Peter Hotez Whines and Lies About Autism Investigated Meme on Houston TV

Scene from television station with Autism Investigated meme in background

After Chelsea Clinton came to Peter Hotez’s defense against Autism Investigated’s meme and other “threats”, he continued his whining and lying on Houston television. Hotez said anti-vaccinationists have a “twisted ideology,” and that his autistic daughter is under attack. In actuality, he is using her as the subject of a book he is writing to further his denial of her vaccine-caused autism. The television statement even said there were “implications of violence” the moment they cut to the meme, even though the meme implied nothing of the sort.

Local doctor targeted in vaccination debate

HOUSTON – Dr. Peter Hotez has spent his whole life working on vaccine development, but he world renown doctor now finds himself under attack.

“The anti-vaccine lobby has really stepped it up, both the frequency of their attacks against me and the tenor of the comments,” said Hotez.

The attacks are coming via Twitter, email and phone calls.

“They’re more personal, more mean spirited,” said Hotez.

They’ve even hurled implications of violence says Hotez, but this time the attacks have hit a new low, attacking his daughter who suffers from autism.

“It is very hurtful, but I try not to respond directly and I stick to the scientific evidence,” said Hotez.

Hotez says Texas has become ground zero for the anti-vaccine lobby. He claims their mission is to convince the world vaccines cause autism, and they are using his daughter Rachel as proof.

“There is no controversy, the science is clear,” said Hotez. “There is no link between vaccines and autism. It’s completely phony.”

Hotez is fighting back with a new book, “Vaccines Did Not Cause Rachel’s Autism”. He opens up about his daughter’s journey and how the family has dealt with Rachel’s autism.

The viciousness of the online attacks caught the attention of Chelsea Clinton who retweeted Hotez and offered her support for him and vaccination.

“I do have a lot of support in the science community,” said Hotez. “What I’m not hearing so much is in the way of support from the United States government.”

He says if Texas allows the anti-vaccine lobby to continue spreading lies, it’s children who will be at risk.

“They’re actually putting children in harms way just to support their twisted ideology and that’s something we have to go up against,” said Hotez.

© 2017 KHOU-TV

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23 Thoughts on “Peter Hotez Whines and Lies About Autism Investigated Meme on Houston TV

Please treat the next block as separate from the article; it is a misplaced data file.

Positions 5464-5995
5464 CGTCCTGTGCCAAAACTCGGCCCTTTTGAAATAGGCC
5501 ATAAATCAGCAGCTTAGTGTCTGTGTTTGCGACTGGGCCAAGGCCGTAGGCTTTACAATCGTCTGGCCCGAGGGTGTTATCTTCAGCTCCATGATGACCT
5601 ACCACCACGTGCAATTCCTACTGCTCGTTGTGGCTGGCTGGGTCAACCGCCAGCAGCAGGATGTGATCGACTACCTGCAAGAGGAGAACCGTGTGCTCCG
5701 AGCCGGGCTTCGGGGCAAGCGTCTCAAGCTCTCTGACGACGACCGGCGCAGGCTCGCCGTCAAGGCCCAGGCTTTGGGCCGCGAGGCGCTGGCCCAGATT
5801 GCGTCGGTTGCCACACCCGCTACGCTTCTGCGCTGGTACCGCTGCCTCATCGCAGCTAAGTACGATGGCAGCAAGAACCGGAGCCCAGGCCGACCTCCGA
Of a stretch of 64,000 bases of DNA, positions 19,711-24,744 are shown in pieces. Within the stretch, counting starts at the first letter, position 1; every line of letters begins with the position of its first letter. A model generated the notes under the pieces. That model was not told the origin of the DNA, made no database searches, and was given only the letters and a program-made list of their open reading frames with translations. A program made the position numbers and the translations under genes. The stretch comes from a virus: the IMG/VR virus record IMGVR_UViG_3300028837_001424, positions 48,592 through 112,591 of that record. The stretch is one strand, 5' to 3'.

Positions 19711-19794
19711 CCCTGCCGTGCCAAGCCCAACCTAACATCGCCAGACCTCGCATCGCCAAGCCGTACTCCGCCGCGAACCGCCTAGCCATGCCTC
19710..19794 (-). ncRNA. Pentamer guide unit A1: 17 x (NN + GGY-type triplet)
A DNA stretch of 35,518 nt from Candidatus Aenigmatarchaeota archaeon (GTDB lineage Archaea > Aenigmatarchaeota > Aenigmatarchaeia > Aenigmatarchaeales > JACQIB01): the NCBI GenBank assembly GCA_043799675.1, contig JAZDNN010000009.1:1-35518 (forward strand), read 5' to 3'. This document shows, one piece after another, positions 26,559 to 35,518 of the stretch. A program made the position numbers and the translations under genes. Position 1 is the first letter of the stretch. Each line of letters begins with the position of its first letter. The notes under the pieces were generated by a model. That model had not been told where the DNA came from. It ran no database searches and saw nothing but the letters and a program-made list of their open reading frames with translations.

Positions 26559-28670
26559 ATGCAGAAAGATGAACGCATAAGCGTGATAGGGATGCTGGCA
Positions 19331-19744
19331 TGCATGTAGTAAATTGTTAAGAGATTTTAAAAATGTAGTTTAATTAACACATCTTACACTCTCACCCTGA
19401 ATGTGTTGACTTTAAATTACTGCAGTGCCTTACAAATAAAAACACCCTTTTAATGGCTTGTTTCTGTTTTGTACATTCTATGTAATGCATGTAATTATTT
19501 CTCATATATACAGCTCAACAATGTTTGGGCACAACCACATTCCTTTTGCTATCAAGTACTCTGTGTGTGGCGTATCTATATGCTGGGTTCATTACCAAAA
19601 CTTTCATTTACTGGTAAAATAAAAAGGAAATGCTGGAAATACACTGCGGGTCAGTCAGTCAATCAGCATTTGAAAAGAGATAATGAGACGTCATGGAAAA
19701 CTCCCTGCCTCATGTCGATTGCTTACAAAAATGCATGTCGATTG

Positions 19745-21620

1. Hans Litten on August 23, 2017 at 8:25 am said:

    “more mean spirited”

    You better believe it Peter – damn scoundrels the lot of them (all lying thieving doctors).

  2. Hans Litten on August 23, 2017 at 9:01 am said:

    Floodgates Time ?

    http://www.greenmedinfo.com/blog/new-decision-us-vaccine-court-sids-case-significant

    Not reported by any major media outlet was a recent July 10th decision by the Office of Special Masters of the U.S. Court of Federal Claims, known as the vaccine court,
    that sufficient evidence was put forth to rule that vaccination caused a child to die from Sudden Infant Death Syndrome (SIDS).

  3. Brian Deer on August 23, 2017 at 12:29 pm said:

    Good for Peter Hotez. Standing up to the threats from the (rather feeble) bullies in the anti-vaccine echo-chamber.

    Kind regards,

    Brian.

  4. Hans Litten on August 24, 2017 at 10:14 am said:

    https://motherboard.vice.com/en_us/article/bmv74z/malaria-vaccine-can-cause-negative-rebound-effect-study-says

    Malaria Vaccine Can Cause Negative ‘Rebound Effect,’ Study Says (Try not to laugh)

    In fact, for some areas with high rates of malaria, the vaccine actually had a negative effect, according to the paper published in the New England Journal of Medicine Wednesday.

    “We don’t know the extent of the problem. I think it raises a question that needs to be followed up on,” Dr. Philip Bejon, Director of the Wellcome-KEMRI-Oxford Collaborative Research Programme and co-author of the study, told me on the phone from Kenya.

    Early in the trial, the vaccine was fairly effective, with a 27 percent efficacy against a first episode of malaria after vaccination. But over time, the efficacy waned: By the end of seven years, the overall efficacy was 4.4 percent.

  5. Hans Litten on August 24, 2017 at 10:38 am said:

    The Guardian Views Censoring The Internet As “Necessary”

    http://www.zerohedge.com/news/2017-08-23/guardian-views-censoring-internet-necessary

    Funny because I view the bankrupting & closure of the Guardian as mandatory !

    • I agree that everyone should have free speech, but the particular site they talk about goes beyond propaganda. It celebrates the murders that have been carried out by some of its own twisted supporters and has asked them to disrupt the funeral of the woman that was just murdered in Charlottesville. I respect the hell out of Milo for trolling them, but I don’t think he’s right that they should have their website back. The internet already has plenty of places that front racist and anti-Semitic views, unfortunately.

  6. Doug Troutman on September 1, 2017 at 1:25 am said:

    I think Hotez story is fake.

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